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fMRI Connects Lack of Sleep, Desire for Junk Food

fMRI Connects Lack of Sleep, Desire for Junk Food

Functional MRI scans show sleep-deprived people have a stronger desire for junk food, researchers found.

In a study presented this week at the annual meeting of the Associated Professional Sleep Societies in Boston, 25 healthy men and women of normal weights underwent fMRI scans while they looked at images of health and unhealthy foods. The scans were taken after the subjects’ sleep was restricted to four hours or after they were allowed to sleep for up to nine hours.

The researchers found that brain regions that were not stimulated when the subjects were viewing healthy foods were activated when presented with unhealthy foods.

“The unhealthy food response was neuronal pattern specific to restricted sleep,” said Marie-Pierre St. Onge, PhD, the principal investigator. “This may suggest greater propensity to succumb to unhealthy foods when one is sleep restricted.”

In a separate study, researchers from the University of California, Berkeley, reported on the relationship between sleep loss and obesity. In this study, 23 healthy adults underwent two fMRIs, one after a normal night’s sleep and one after a night of sleep deprivation. The subjects also rated how much they wanted various foods they saw while in the scanner.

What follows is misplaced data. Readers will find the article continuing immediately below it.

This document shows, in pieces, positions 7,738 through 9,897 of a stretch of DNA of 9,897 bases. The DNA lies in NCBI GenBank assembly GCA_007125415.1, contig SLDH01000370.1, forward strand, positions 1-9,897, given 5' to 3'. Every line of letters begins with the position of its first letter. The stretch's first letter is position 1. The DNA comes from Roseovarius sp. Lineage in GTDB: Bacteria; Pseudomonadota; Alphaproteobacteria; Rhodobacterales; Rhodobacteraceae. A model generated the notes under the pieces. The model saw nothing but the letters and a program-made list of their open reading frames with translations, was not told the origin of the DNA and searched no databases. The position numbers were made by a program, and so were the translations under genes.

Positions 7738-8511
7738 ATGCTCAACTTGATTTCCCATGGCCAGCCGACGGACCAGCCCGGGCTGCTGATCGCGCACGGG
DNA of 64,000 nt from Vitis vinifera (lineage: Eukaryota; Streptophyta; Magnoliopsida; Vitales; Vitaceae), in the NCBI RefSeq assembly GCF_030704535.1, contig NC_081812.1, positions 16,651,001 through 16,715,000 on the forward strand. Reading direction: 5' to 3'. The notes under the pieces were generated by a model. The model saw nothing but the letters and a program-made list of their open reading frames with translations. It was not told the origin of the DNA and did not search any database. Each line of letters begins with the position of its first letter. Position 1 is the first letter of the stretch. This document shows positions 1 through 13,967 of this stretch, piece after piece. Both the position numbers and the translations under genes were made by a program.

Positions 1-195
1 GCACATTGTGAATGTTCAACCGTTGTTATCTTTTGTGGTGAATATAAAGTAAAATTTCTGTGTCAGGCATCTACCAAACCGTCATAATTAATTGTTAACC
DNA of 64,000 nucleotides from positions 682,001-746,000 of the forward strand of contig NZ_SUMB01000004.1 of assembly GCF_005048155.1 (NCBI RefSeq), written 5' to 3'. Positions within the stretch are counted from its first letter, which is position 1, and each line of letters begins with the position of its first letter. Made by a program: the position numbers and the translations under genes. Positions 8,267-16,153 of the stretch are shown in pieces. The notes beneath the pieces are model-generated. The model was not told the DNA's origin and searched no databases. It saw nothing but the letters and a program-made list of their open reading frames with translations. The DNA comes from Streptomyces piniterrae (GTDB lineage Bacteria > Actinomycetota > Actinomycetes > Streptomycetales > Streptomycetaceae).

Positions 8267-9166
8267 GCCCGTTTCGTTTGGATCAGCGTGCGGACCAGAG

Findings showed that when the subjects were sleep deprived, there was significant impairment in brain activity in the frontal lobe, the region critical for controlling behavior, as well as making complex choices such as food selection.

According to lead author Stephanie Greer, a graduate student at the Sleep and Neuroimaging Laboratory at the university, this failure of the frontal lobe to optimally gather information necessary to decide on which foods are best to eat, may represent a brain mechanism explaining the link between lack of sleep and obesity.

“We did not find significant differences following sleep deprivation in brain areas traditionally associated with basic reward activity, Greer said. “Instead, it seems to be about the regions higher up in the brain, specifically within the frontal lobe, failing to integrate all the different signals that help us normally make wise choices about what we eat."

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